Given how frequently the book has been ignored, rejected and scorned by critics of various types; and, given the significant amount of time that has passed since its publication – an admission of affection for the book could be considered something of a sidelining move. Does anybody take the book seriously? Almost certainly not in academia. I am aware of only a tiny handful of efforts to address Pirsig’s work by serious academics in the decades since it was first published. Most of those have focussed on the philosophical content and nature of the book rather than any literary merits it may have. When I say this, I’m referring almost wholly to Dr. Anthony McWatt’s academic thesis work and to Ronald DiSanto and Thomas J. Steele’s Guidebook to Zen and the Art of Motorycle Maintenance and the online MOQ.org pages devoted to developing Pirsig’s Metaphysics of Quality. Pirsig is just about as completely ignored by serious academic philosophy departments as he is by serious literature departments. I really have no idea whether serious Zen scholars or practitioners may be similarly disinterested.
And yet, there’s never seemed to be a shortage of people who are interested in the book and its ideas. Search the internet and there seems to be a substantial and growing number of articles, reviews, videos and indeed podcasts which engage with the book, the author and the philosophy.
That Pirsig’s philosophy is largely ignored or dismissed was not only anticipated by Pirsig, he covered it within the book. In fact, academic scorn (and, by the way, scorn for academia) are central considerations of Zen And The Art (ZAMM), so maybe this is all entirely appropriate to my state of affairs in deciding to devote so much time to it.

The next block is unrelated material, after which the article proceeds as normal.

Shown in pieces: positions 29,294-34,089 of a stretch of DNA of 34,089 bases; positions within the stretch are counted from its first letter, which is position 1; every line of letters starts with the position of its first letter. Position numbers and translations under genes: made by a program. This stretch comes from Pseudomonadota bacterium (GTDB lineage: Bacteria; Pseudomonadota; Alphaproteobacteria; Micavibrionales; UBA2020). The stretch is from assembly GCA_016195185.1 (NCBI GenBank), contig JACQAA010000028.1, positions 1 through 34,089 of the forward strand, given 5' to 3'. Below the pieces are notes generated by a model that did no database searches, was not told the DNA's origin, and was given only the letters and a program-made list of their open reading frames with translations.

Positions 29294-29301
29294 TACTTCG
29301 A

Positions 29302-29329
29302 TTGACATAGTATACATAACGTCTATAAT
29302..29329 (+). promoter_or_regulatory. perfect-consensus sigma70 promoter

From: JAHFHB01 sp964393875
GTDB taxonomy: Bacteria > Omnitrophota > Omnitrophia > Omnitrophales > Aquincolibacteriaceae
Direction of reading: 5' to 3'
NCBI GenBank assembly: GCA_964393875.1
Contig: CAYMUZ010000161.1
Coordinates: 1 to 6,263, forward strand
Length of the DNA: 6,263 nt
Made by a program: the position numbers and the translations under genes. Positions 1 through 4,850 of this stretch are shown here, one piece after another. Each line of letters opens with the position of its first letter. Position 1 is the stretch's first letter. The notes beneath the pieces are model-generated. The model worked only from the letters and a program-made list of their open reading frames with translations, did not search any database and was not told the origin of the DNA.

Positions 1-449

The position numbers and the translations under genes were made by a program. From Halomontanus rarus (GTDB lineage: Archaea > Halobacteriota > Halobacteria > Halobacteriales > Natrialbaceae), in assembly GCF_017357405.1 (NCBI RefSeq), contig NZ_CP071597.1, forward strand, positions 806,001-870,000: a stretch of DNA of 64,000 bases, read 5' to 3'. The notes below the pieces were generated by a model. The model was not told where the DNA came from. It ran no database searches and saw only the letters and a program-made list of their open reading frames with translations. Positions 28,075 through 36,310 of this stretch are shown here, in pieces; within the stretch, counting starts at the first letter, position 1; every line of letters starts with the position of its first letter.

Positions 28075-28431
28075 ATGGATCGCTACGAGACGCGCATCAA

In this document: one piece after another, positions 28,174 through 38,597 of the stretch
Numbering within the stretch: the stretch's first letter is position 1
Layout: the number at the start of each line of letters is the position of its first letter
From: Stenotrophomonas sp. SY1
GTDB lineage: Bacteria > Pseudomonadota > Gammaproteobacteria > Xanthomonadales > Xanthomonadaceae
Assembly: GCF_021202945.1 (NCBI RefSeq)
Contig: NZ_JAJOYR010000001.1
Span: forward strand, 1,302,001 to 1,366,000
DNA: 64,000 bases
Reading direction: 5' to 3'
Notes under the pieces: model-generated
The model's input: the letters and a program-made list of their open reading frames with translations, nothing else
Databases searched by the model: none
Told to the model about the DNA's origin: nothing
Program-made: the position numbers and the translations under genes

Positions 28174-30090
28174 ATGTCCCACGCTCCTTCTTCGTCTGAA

So what is ZAMM? There are plenty of resources that provide a brief plot summary or philosophical synopsis of the book. These resources will advise that ZAMM is a semi-fictional narrative about a cross-country father/son motorcycle vacation; that it is a critique of the human condition contemporary to the second half of the twentieth century. Some will suggest that it is a cultural exploration and a work of philosophy. Not manyof these sources will will suggest that it is actually a book of Zen nor that it is an attempt by a serious intellectual to develop an original metaphysical philosophy. Fewer still will mention that ZAMM is a critique of both Eastern and European Philosophy and Academia. Almost nobody talks about ZAMM as a critique of religion – particularly messianic religion. I haven’t seen anyone call ZAMM an epic monster story or supernatural thriller. It is rarely, if ever, declared a tightly-connected literary work. I would content that it is all of these things.
Many first-time readers find the book frustrating, challenging, annoying, offensive, dated or boring and the narrator to be frequently un-appealing. Perspectives of this type are likely to increase as time passes and we get further from the times in which Pirsig lived.
While many first time readers (myself included) are alienated by the book, many others have found it uniquely compelling. Millions of copies of the book have been sold since it was first published in 1974. Brand new copies may still be purchased at most bookstores on any day you may visit. More than forty -five years later. Pirsig and others will claim that there isn’t another book of philosophy that has been published in larger numbers. I’m not sure that this claim entirely holds-up. It seems to be a kind of superlative that suits marketing purposes. But then again, I haven’t yet seen anybody demonstrate the claim to be false.